Hannah Halvorsen makes U.S. Olympic cross-country skiing team, 2 years after brain injury

FIS World Cup Cross-Country Lillehammer - Individual Sprint
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The U.S. Olympic cross-country skiing team is set, and it includes a remarkable comeback story.

Hannah Halvorsen, a 23-year-old native of California who lives in Alaska, is headed to her first Winter Games, two years after crossing a street in downtown Anchorage and getting hit by a Jeep. Police estimated the car was traveling 25 miles per hour, she said, confirming previous reports from the Anchorage Daily News and FasterSkier.com.

She landed on the hood, stayed there for 200 yards, then flew off it when the driver braked. She fell onto the road, hitting her head and suffering a traumatic brain injury.

She had a skull fracture and bleeding and bruising in her brain from the Nov. 1, 2019 accident. She broke a tibia and tore her left MCL and PCL completely off the bone.

“I was a hair away from being paralyzed, blind or dead,” Halvorsen said in December 2019, according to U.S. Ski and Snowboard. “I’ve realized what matters, doing what you love, with people you love, and that is skiing.”

MORE: Team USA athlete roster for 2022 Winter Olympics

Halvorsen still has no memory of the accident — the details came from an eyewitness — or the 10 days following it. She couldn’t smell or taste for two months afterward, and those senses still aren’t all the way back to normal.

Halvorsen, who has also been open about disordered eating in high school, needed 11 months before she could ski again. She returned to international competition 13 months after the accident in December 2020.

She scored her first career World Cup points (finishing in the top 30) in her second race back. This season, she made a convincing case for an Olympic spot on Dec. 18 by recording her first top-10, a seventh place in a freestyle sprint in Dresden, Germany, one spot above Olympic team sprint champion Jessie Diggins.

Technically, the race didn’t count toward Olympic consideration, but it was impossible to ignore.

Halvorsen’s best race is the freestyle sprint. The event switches every Olympics between the freestyle and classic technique. Fortunately for Halvorsen, it’s freestyle next month in Beijing.

Dresden also marked Halvorsen’s last individual race before the Beijing Games. She ceded a spot in the Tour de Ski in late December due to a cold and concussion-like symptoms — headaches, dizziness — that still pop up, residual effects from the accident.

“I seem to be able to fully recover. As long as I can get back in my routine, get rest, I am kind of at 100 percent,” she said. “I can’t handle the non-stop going. But I can clearly race to my full potential when all pistons are firing.”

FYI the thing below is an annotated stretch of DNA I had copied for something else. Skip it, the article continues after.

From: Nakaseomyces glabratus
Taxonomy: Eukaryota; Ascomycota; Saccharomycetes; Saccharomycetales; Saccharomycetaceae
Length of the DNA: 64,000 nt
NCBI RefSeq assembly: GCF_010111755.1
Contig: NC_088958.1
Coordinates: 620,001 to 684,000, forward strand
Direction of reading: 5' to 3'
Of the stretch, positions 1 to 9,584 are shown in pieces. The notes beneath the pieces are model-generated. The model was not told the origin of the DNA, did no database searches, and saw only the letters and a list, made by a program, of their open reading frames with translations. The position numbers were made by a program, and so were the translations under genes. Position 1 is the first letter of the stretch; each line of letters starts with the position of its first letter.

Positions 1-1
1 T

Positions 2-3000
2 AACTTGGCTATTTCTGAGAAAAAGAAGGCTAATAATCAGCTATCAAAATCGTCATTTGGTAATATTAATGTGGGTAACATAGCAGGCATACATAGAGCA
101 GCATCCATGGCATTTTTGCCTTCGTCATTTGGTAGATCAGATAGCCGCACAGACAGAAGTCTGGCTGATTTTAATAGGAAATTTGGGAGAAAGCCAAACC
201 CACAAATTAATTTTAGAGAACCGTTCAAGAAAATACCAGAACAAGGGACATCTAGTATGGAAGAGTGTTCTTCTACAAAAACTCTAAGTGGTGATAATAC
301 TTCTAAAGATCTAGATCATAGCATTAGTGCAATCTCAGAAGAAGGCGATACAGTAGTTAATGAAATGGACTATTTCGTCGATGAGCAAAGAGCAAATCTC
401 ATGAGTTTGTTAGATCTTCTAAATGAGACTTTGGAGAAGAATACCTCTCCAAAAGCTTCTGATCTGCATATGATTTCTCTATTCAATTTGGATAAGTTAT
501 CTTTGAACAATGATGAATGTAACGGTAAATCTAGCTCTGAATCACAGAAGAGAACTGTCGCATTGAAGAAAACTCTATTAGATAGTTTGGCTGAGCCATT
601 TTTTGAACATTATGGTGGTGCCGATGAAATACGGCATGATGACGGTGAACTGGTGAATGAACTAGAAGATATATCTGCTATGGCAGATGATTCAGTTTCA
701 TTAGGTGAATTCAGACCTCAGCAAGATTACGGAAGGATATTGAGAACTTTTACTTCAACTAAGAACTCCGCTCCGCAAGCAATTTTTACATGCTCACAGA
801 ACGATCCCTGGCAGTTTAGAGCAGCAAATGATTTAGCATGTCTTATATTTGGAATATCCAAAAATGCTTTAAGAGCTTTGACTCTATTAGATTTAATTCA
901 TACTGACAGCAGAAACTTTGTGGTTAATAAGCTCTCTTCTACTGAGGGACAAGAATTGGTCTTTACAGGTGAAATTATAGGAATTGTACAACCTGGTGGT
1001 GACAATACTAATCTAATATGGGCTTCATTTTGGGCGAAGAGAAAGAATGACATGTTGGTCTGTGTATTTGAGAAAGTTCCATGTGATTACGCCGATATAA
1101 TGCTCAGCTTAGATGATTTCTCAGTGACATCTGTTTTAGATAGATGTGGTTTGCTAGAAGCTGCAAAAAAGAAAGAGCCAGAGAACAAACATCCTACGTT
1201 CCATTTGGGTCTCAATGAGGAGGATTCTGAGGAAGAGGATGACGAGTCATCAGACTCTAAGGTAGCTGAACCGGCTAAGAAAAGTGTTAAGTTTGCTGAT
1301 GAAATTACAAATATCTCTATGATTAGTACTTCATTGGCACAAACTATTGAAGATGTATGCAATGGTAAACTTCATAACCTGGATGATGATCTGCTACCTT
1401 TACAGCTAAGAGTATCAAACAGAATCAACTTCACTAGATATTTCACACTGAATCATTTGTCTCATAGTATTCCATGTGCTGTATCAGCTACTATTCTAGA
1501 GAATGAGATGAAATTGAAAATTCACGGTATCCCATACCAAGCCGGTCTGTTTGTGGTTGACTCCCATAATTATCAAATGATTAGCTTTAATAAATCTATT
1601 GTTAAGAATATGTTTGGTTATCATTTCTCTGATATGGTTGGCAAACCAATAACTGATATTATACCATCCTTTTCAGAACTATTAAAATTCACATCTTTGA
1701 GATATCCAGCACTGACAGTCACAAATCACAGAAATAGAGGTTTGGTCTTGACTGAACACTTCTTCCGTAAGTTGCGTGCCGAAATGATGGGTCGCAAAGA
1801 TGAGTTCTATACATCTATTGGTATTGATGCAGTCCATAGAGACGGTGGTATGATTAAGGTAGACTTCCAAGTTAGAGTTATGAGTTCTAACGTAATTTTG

So Halvorsen waited, through the holidays and into the new year. The Olympic team would not be finalized by a selection committee until mid-January. She said she played mind games with herself. Some days, she thought she was a shoo-in for the eight-woman team. Others, she felt she had no chance.

Finally, last Monday, Halvorsen was home in Anchorage, about 20 minutes from that street crossing, when she received a phone call that she won’t forget. It came from U.S. Ski Team cross-country program director Chris Groves.

You’re in. We picked you, Groves told her. Halvorsen laughed. She cried. She couldn’t control her body because it was so momentous. It’s still hitting her in waves.

“As soon as I got the news, I immediately thought about how, two years ago, at this very time of year, I was relearning how to walk,” she said. “I can remember how I felt when I was relearning how to walk. Full of doubt. There’s so far I have to go, but at the same time, deep inside me, I would feel like I’m going to do this.”

It never crossed Halvorsen’s mind that her Olympic dream, which she harbored since age 12, might not come to fruition.

“That wasn’t really an option because my identity wasn’t being an Olympian. My identity was chasing the Olympics,” she said. “And that was so deeply rooted in me that it couldn’t really be taken away. What was in my head, once I started to wake up and be more present after the accident, was how am I going to prove to everyone else that I’m still in the game?”

Years ago, Halvorsen was part of an up-and-coming group of U.S. cross-country skiers that earned the nation’s first women’s medals in world junior championships history. Halvorsen, Julia Kern, Katharine Ogden and Hailey Swirbul finished third in the relay.

“We don’t perceive ourselves as underdogs that have potential,” Halvorsen said, noting the foundation laid by Jessie Diggins, Kikkan Randall, Liz Stephen and Sadie Bjornsen, among others. “We see ourselves as just as good as anybody.”

Now, Kern, Swirbul and Halvorsen are going to their first Olympics.

“Hannah is one of the toughest people I know, and the strength she has shown through all of this is truly inspiring,” Kern said in December 2019, according to U.S. Ski and Snowboard. “I am always amazed by how Hannah always seems to find the positive side of things and I always seem to find her with a smile on her face, regardless of the situation.”

Diggins, a 2018 Olympic team sprint gold medalist with now-retired Kikkan Randall, leads the Olympic cross-country team. The rest of the roster: Rosie Brennan, Halvorsen, Kern, Sophia Laukli, Novie McCabe. Caitlin Patterson, Swirbul, Kevin Bolger, Ben Ogden, Luke Jager, Scott Patterson, JC Schoonmaker and Gus Schumacher.

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